It is the competitors responsibility to ensure the equipment used is up to current standards. 2020 rules now effective.
See relevant pages for equipment safety & rule changes.
Equine Herpes Virus (EHV-1) outbreak has been confirmed at an equestrian centre in Hampshire.
As the disease can spread easily and has the potential for serious consequences, the BHS strongly recommends that yards inform others if they have an outbreak so potential in-contact horses can be quickly isolated and monitored to help decrease the risk of spread.
If you have any concerns for your horse contact your vet immediately.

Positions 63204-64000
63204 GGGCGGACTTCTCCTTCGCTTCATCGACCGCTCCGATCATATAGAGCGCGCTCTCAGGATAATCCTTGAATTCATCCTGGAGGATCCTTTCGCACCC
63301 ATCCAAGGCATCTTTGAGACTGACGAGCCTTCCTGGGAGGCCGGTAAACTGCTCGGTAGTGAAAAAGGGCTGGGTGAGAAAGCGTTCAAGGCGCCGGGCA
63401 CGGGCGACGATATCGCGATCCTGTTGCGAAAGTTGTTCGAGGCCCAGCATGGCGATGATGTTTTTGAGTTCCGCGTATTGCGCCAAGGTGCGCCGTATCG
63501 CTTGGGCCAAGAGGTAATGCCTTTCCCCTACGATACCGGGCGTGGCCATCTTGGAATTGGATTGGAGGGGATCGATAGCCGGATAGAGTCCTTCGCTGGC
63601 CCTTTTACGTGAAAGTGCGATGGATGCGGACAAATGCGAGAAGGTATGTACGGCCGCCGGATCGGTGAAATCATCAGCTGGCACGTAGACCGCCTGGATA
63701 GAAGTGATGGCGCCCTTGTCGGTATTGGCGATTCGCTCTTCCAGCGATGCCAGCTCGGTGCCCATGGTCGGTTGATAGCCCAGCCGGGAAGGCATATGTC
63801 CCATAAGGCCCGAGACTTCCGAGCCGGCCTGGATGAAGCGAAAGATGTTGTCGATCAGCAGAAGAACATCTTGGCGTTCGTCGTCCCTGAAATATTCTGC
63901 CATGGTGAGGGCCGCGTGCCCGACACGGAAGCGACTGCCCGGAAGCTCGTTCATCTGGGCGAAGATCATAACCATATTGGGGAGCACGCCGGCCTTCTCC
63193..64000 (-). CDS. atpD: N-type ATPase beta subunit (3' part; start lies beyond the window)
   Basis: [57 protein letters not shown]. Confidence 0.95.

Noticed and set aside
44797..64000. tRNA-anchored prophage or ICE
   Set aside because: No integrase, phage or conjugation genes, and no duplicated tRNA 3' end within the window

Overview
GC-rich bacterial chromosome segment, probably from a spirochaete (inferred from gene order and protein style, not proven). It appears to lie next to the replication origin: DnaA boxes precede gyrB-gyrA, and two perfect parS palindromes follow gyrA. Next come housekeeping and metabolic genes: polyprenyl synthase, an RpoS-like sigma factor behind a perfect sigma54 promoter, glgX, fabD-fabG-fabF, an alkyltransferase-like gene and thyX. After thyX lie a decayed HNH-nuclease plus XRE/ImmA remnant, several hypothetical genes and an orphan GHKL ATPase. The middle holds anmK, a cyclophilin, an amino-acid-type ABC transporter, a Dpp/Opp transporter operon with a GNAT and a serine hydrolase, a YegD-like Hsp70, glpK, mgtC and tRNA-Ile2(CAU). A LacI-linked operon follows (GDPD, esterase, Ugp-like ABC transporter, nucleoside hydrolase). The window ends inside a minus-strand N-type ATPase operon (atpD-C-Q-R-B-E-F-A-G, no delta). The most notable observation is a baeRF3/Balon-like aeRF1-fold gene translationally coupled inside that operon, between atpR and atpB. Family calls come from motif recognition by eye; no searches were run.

EHV-1 is contagious and can cause respiratory disease, abortion and neurological disease. The virus can be spread by direct and indirect contact such as:
• Horse to horse contact
• Nasal discharge
• Contaminated equipment or by handlers who have been in contact with infected horses
• Via aerosol droplets over short distances by coughing and snorting
Clinical signs for the respiratory disease will be similar to equine flu and include a high temperature, nasal discharge, coughing, loss of appetite and lethargy. Horses affected by the neurological disease may not able to pass urine or droppings, can display signs of poor limb coordination, and in severe cases are unable to stand. Pregnant mares can suddenly and unexpectantly miscarry their unborn foal.
Further EHV advice and the simple steps you can take to prevent disease spread is available from:
'Dead Slow' Campaign
Our ‘Dead? Or Dead Slow’ road safety campaign aims to educate drivers on how to pass horses safely on the road. The key behavioural change messages to drivers are: